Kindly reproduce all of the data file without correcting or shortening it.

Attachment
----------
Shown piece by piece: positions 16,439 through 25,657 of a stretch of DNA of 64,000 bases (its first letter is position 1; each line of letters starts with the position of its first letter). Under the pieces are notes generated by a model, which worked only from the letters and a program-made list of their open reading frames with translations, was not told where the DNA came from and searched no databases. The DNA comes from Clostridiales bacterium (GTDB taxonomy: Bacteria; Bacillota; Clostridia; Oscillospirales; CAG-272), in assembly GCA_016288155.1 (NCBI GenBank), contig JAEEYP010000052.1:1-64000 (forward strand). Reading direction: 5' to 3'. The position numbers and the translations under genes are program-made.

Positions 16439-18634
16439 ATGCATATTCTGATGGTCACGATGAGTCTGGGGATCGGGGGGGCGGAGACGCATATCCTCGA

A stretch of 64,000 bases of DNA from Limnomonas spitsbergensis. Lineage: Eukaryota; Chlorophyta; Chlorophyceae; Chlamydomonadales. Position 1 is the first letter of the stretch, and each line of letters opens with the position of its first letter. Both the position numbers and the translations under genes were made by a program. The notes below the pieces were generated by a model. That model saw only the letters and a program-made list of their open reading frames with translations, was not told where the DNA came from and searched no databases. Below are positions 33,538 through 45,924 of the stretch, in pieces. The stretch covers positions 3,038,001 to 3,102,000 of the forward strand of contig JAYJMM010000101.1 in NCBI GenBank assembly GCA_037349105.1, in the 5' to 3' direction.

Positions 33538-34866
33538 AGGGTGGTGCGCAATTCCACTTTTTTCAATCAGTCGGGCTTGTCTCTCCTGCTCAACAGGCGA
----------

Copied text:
Shown piece by piece: positions 16,439 through 25,657 of a stretch of DNA of 64,000 bases (its first letter is position 1; each line of letters starts with the position of its first letter). Under the pieces are notes generated by a model, which worked only from the letters and a program-made list of their open reading frames with translations, was not told where the DNA came from and searched no databases. The DNA comes from Clostridiales bacterium (GTDB taxonomy: Bacteria; Bacillota; Clostridia; Oscillospirales; CAG-272), in assembly GCA_016288155.1 (NCBI GenBank), contig JAEEYP010000052.1:1-64000 (forward strand). Reading direction: 5' to 3'. The position numbers and the translations under genes are program-made.

Positions 16439-18634
16439 ATGCATATTCTGATGGTCACGATGAGTCTGGGGATCGGGGGGGCGGAGACGCATATCCTCGA

A stretch of 64,000 bases of DNA from Limnomonas spitsbergensis. Lineage: Eukaryota; Chlorophyta; Chlorophyceae; Chlamydomonadales. Position 1 is the first letter of the stretch, and each line of letters opens with the position of its first letter. Both the position numbers and the translations under genes were made by a program. The notes below the pieces were generated by a model. That model saw only the letters and a program-made list of their open reading frames with translations, was not told where the DNA came from and searched no databases. Below are positions 33,538 through 45,924 of the stretch, in pieces. The stretch covers positions 3,038,001 to 3,102,000 of the forward strand of contig JAYJMM010000101.1 in NCBI GenBank assembly GCA_037349105.1, in the 5' to 3' direction.

Positions 33538-34866
33538 AGGGTGGTGCGCAATTCCACTTTTTTCAATCAGTCGGGCTTGTCTCTCCTGCTCAACAGGCGA